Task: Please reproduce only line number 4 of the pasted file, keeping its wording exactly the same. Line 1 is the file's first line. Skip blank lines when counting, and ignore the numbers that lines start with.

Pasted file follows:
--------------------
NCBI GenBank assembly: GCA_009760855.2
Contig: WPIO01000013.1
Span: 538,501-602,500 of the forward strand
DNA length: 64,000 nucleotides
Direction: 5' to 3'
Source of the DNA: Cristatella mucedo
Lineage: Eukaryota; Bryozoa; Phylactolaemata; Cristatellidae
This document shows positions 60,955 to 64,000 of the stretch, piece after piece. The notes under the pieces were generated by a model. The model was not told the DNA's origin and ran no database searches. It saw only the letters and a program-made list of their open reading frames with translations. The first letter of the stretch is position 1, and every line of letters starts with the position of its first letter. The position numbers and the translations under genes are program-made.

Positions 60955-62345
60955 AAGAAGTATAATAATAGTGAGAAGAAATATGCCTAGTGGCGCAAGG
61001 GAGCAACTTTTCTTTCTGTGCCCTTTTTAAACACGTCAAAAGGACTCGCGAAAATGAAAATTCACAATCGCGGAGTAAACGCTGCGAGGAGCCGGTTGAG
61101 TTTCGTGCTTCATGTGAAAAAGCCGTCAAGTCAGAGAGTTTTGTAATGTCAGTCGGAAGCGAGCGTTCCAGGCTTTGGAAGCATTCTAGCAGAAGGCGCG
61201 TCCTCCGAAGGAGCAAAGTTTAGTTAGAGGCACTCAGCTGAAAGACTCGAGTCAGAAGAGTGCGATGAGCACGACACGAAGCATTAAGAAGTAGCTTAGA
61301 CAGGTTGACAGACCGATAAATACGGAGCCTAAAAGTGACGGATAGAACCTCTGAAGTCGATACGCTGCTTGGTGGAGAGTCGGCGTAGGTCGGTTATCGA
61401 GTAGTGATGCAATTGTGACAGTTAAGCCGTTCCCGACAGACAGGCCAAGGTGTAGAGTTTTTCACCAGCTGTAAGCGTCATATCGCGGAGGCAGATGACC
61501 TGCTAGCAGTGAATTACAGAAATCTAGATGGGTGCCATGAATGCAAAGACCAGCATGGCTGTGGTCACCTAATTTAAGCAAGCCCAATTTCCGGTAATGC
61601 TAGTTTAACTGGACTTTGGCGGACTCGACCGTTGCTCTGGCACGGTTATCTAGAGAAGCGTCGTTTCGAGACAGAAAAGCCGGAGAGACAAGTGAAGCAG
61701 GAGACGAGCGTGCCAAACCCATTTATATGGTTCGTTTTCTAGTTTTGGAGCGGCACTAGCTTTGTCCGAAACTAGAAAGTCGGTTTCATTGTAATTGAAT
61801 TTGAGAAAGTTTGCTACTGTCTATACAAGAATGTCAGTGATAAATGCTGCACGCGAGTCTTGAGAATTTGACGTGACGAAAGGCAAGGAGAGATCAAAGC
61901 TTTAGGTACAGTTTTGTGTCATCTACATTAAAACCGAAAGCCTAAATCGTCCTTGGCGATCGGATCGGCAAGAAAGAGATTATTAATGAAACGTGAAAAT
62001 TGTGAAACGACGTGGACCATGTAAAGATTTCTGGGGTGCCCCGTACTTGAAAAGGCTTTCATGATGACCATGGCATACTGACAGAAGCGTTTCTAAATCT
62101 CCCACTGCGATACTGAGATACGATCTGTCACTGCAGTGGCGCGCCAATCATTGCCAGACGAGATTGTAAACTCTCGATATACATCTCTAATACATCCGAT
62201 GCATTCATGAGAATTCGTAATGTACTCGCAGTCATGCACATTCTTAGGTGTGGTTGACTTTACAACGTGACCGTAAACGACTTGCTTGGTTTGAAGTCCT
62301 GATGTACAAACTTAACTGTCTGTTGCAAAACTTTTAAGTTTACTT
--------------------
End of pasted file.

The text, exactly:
DNA length: 64,000 nucleotides